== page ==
God is within her, she will not fail Psalm 46:2

God designed our bodies, minds, and souls to work together. This can be both good and bad. When part of us is weak, the other parts have difficulty too. That’s bad. My Twitter friend, Drew Dyck, writes about this in his book Your Future Self Will Thank You,to help us sinners, procrastinators, and quitters learn to be more self-controlled. He writes about the link between hunger and mercy by using an example of judges. It’s almost freeing to know that judges who haven’t eaten lunch for the day hand out harsher sentences. Now, I feel better that I’m always saying, “I’m sorry for what I said when I was hungry.”

The good part of our whole selves working in synergy is when we write, paint, draw, or work with our hands; something powerful happens in our minds and souls. I owe some of my healing from grief to Bible journaling. I would read a passage of scripture. A verse would encourage me, and then I would draw and color a picture, while meditating on scripture. Quite literally, I felt the Lord pour color back into my soul and life. God performed a miracle in me using His Word, color, creativity, and my hands.

Recently, Psalm 46:2 has made the rounds on Instagram. I’ve read where well-known authors and women’s Bible teachers condemn the “Instagram Bible.” That is not what this article intends to do. As an artist and broken-needy-survivor of physical, sexual, emotional abuse, the death of my son… i.e. Life in a broken world riddle with sin, I need the color and physical work of drawing and painting the Word into my heart and mind.

However, as I contemplated Psalm 46:2 being used to encourage women that since God is in you, you will not fail, it bothered me deeply. When I limit this verse’s pronoun, she, to me, I limit its power to transform my life and become myopic in my understanding of salvation. The she in this verse is Jerusalem. The capital of a united Judah and Israel and future home of all Believers.

Jerusalem points us to the completion of God’s beautiful plan of salvation.

“I saw the Holy City, the new Jerusalem, coming down out of heaven from God, prepared as a bride beautifully dressed for her husband. And I heard a loud voice from the throne saying, “Look! God’s dwelling place is now among the people, and he will dwell with them. They will be his people, and God himself will be with them and be their God. ‘He will wipe every tear from their eyes. There will be no more death or mourning or crying or pain, for the old order of things has passed away.” Revelation 21-2-4

If we apply this verse to ourselves, we stray dangerously close to an egocentric gospel. Our focus becomes our feelings, wants, heartaches, and desires. We stop short of gaining the perspective of eternity. Our eyes stay fixed on what is before us, and our desire to succeed. But, what happens when we fail. I have failed many times at what I believed worthy endeavors for the Lord. I found Nik Ripken’s book the Insanity of God at just the right time. Also, the New Testament records the Apostle Paul’s failures as much as his victories. It seems like for every church he planted, he was also kicked out of town. But God’s plans never failed. God established His church and saved souls. Sometimes earthly failures are eternal gains for us.

As we understand the “she” to be Jerusalem, God beckons us into His sanctuary. Instead of giving the message to women that they are brave enough, strong enough, or powerful enough, we allow them to be who they are, human: frail, fragile, fractured, frustrated, fickle. But God isn’t any of these things.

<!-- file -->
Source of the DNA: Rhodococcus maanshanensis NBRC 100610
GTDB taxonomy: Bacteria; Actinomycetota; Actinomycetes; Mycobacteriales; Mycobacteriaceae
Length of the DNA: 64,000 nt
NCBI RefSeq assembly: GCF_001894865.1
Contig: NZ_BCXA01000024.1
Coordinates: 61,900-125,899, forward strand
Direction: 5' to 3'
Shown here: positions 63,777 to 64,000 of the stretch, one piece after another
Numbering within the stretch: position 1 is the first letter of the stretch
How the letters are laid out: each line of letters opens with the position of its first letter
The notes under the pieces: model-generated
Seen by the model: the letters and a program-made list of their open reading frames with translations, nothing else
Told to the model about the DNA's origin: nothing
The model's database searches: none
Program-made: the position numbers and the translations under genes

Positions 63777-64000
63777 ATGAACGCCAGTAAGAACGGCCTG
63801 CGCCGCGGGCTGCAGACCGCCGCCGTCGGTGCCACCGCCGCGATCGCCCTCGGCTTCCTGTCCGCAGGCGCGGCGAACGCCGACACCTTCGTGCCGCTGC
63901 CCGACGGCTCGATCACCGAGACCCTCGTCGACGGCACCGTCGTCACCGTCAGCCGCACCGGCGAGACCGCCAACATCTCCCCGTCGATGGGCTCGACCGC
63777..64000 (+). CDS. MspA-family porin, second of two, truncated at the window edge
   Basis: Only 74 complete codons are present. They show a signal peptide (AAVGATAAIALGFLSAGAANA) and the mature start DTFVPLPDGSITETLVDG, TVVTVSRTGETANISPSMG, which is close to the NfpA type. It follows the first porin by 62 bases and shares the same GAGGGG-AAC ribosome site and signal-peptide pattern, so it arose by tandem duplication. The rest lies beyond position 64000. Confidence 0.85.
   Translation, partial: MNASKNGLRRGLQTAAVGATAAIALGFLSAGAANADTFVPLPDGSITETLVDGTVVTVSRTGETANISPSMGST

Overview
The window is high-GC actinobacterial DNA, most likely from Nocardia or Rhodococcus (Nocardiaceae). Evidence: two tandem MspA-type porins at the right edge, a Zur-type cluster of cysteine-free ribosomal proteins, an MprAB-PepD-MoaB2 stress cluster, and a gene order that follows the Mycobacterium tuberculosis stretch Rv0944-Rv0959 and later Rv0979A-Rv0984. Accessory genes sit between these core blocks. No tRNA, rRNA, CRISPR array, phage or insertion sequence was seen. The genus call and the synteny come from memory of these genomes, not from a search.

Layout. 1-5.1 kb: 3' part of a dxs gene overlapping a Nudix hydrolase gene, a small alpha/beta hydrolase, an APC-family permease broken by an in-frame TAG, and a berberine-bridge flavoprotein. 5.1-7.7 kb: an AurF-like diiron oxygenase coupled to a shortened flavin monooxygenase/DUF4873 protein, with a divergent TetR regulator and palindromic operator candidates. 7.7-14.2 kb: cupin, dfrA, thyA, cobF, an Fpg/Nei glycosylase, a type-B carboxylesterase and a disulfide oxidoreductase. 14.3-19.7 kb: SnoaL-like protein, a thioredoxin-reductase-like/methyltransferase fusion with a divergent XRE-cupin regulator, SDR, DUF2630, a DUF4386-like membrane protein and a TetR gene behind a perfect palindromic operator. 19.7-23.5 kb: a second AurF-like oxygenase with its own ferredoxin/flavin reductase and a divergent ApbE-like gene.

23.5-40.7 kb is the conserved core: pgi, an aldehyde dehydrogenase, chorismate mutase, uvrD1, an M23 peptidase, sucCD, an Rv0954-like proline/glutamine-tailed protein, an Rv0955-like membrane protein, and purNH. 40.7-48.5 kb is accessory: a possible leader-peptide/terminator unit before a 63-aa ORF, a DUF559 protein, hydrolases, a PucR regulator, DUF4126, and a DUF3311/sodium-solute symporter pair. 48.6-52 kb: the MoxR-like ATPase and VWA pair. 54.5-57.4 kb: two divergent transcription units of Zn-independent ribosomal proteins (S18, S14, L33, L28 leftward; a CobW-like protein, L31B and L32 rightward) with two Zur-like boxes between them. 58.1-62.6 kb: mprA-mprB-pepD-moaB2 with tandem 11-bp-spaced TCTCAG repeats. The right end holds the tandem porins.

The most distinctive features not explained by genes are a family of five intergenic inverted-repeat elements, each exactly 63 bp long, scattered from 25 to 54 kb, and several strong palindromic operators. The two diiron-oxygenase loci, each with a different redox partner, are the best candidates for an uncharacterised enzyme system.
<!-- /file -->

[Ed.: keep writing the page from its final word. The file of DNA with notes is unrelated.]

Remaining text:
God sets us free to believe in Him instead of ourselves. Right now, you feel fragile and fractured. Could it be that anyone who has experienced what you have experienced would feel the same way? Honestly, I get frustrated at my own fickleness. Today, I love God with my whole heart, and by tomorrow morning I will be worrying again.

We can stop trying to establish our kingdom here on earth and rest in His kingdom. Possibly the very thing we are trying to accomplish won’t even matter in heaven. Maybe the very thing that is plaguing us is the very thing God is using to purify us, so that we understand His truth and see Him more clearly. Could our failure on earth gain for us immeasurable more in heaven.

Now, you may be saying, “But I need this verse to apply to me because I’m facing trouble and I need to know that I’m strong enough to endure.” Consider this. We need to stop looking inside ourselves. Instead, when times of trouble come and our whole earth trembles, the mountains topple, the water roars and the mountains quake, we run to our God, and HE lifts our heads pointing us to eternity, where factions will cease. He will bring unity to the whole world not just our souls. Every teary eye will be wiped dry by His hand. There will be no more death or mourning or crying or pain, for the old order of things will pass. Unfortunately, the verb “will” is still very present with us. Until then there will still be wars and fighting, pain and grief. As we face the brokenness of this world, we should personalize Psalm 46:1 instead.

Because we know that it’s in times of trouble that God can seem far away from us. Our focus remains on God who is the One we hide ourselves in. He is our strength. His plans never fail. Perhaps it seems silly to you, but to me the change of focus frees me to accept both failure and success. It’s not about me. The slogan changes from “She will not fail” to “Her God has never failed.” This allows me to topple and my faith to grow from the fall.

 My eyes lift from this present moment to the day I dance in the new Jerusalem united with all Believers.

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